[Publisher’s Note:  The last Marshall Jamison poem we published here in Boles Blogs was — Paul’s Wife — on June 15, 2000.  Marshall died  September 2, 2003 at the age of 85.  We still massively miss him.  Boles Blogs author Steve Gaines — who worked with Marshall in educational television in Nebraska — recently found the following poem Marshall wrote to celebrate Steve’s retirement from the network.  Steve was kind enough to email us Marshall’s original, handwritten, poem — which we are overjoyed to present to you today:  The first new Marshall Jamison poem published here in 13 years; and a decade after his death.]

“Alert to All Stations From U.S. Marshall, Florida”

The report that the notorious I.G. Gains has
left Florida for Nebraska is not, we repeat,
not true!  Ill Gotten Gains is a stranger to
Nebraska!  This is a brief tale of Steve Gaines,
our longtime friend.

Alas, it’s sadly true, no argument, there’s
nothing at all to gainsay!
Our talented golden voiced, Steve Gaines
is on his way to going and staying away.
Secure, steady and always ready to lend a hand
where and when broadcast knowledge is needed
and in demand.

We’ll miss Steve’s authority in gentle voice
and wise advice
(My wife says ‘he’s very nice’)
And how much he cares counts with us
who share his dedication to the
network and the station.
He’s raised his voice for over a score
of happy, joyous years and more.
His glorious tones and intelligence keen
have added distinction, whether seen or
unseen, on the Nebraska television scene.
Farewell, sweet prince!

10 Comments

  1. Marshall/Steve/The World —

    What a fantastic find! It is such a human rush to publish another Marshall poem after all these years!

    I thought I’d published all his “retirement” poems for NETV workers, but Steve just proved I have not! There must be more out there for the divining! SMILE!

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  2. There are so many ways to appreciate this poem. I love the way that it looks on the page and the way that it reads as well. It’s really beautiful.

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    1. I agree. The way these NETV retirement poems would work is Marshall would send me the handwritten version and then I would type it up for original publication in Go Inside and then USPS mail him a printed version on nice paper that he would sign and send to the retiree.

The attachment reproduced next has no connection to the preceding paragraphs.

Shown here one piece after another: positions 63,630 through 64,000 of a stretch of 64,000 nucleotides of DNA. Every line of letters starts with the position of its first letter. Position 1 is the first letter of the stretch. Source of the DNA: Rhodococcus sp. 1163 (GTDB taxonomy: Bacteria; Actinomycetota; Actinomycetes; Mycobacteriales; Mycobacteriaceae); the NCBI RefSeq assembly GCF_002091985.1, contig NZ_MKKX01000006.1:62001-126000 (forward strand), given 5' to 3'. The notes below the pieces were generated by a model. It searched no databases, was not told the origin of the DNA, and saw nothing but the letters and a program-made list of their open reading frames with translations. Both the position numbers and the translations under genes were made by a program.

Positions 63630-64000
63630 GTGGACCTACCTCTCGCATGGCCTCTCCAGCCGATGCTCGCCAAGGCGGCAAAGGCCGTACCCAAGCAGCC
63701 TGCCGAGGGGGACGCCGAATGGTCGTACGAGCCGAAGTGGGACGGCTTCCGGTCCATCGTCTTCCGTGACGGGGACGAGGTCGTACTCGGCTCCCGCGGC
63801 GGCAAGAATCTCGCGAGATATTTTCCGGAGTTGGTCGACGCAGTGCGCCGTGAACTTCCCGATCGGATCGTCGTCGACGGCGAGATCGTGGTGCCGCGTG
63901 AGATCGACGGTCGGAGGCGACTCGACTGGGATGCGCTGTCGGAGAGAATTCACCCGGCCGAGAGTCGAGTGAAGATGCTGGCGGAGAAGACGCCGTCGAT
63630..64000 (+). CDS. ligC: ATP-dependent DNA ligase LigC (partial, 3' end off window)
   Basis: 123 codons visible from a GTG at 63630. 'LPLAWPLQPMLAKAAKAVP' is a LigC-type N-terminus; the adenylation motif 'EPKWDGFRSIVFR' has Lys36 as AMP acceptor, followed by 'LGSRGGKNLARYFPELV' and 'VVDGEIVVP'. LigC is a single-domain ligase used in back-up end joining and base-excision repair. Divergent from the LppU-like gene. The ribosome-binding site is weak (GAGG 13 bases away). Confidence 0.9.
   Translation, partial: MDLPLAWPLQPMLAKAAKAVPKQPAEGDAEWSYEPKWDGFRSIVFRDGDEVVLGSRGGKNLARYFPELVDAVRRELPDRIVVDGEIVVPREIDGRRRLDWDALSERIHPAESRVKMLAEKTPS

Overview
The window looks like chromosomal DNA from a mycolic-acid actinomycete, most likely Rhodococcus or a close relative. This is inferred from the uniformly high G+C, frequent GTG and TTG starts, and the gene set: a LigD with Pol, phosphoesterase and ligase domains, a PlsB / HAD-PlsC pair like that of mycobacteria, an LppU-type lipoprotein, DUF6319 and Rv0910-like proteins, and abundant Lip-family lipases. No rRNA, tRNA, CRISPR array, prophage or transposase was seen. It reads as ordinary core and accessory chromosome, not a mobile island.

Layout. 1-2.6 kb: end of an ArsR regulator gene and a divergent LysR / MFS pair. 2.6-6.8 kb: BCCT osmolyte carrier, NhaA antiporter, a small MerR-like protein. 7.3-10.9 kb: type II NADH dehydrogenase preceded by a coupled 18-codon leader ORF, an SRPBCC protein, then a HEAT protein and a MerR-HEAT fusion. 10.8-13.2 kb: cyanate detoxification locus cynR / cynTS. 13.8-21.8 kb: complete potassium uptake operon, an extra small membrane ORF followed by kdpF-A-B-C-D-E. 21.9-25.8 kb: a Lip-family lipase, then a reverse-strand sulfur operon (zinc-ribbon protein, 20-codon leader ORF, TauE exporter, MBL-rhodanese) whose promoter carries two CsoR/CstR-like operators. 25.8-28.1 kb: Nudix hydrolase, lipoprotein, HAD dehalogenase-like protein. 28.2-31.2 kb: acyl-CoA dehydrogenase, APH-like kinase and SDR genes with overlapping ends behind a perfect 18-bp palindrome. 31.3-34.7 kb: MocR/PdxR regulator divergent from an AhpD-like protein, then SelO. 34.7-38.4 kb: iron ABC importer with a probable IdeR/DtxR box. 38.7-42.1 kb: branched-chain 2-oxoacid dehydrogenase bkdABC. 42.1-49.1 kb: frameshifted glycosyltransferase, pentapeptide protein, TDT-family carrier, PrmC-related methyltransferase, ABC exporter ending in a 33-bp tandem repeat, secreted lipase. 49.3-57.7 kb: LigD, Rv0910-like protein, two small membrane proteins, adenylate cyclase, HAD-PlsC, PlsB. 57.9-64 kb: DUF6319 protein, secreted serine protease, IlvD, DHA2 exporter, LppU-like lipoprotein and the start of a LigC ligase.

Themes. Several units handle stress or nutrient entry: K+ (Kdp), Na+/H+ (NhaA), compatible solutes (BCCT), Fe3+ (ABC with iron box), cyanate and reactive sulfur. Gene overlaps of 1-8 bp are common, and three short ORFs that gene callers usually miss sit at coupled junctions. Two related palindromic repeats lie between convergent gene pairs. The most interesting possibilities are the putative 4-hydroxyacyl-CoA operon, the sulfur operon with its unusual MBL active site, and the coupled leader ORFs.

Sometimes, he’d get short notice on a retirement and would have to write something quick and I didn’t get to print it out for him. When that happened, Marshall would mail the final handwritten draft and then he would send me an early draft version he’d fix and finish enough that I could read it to type it up for publication.

      You’re seeing the raw writing and publication process here in this poem! SMILE!

      I saved all of Marshall’s original, handwritten, poems and his handwritten letters to me. All in hand and on paper!

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  3. This is truly amazing. I’m so glad we had the opportunity to read this poem. I especially like the picture and how beautifully well kept it is. Usually, things like this get tossed to the side and when they’re seen again they’re are ripped, torn, or have been stained. Thanks for sharing and publishing.

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    1. You’re right about paper getting lost, Brielle. I’m a “bridge generation” from paper and pen and typewriter into the electronic world of nefarious bits and bytes.

      Today, there is no paper trail. Only multiple “e-drafts” that indicate nothing of the revision and thinking process. We’ve long lost the beauty of handwritten script, too — or, the ugliness of it, if you’re talking about trying to decipher what I’ve written out by hand. SMILE!

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  4. How great to keep his memory alive in this way– not only reading a “new” poem long after his passing, but seeing the original written copy of it. Thanks for posting it.

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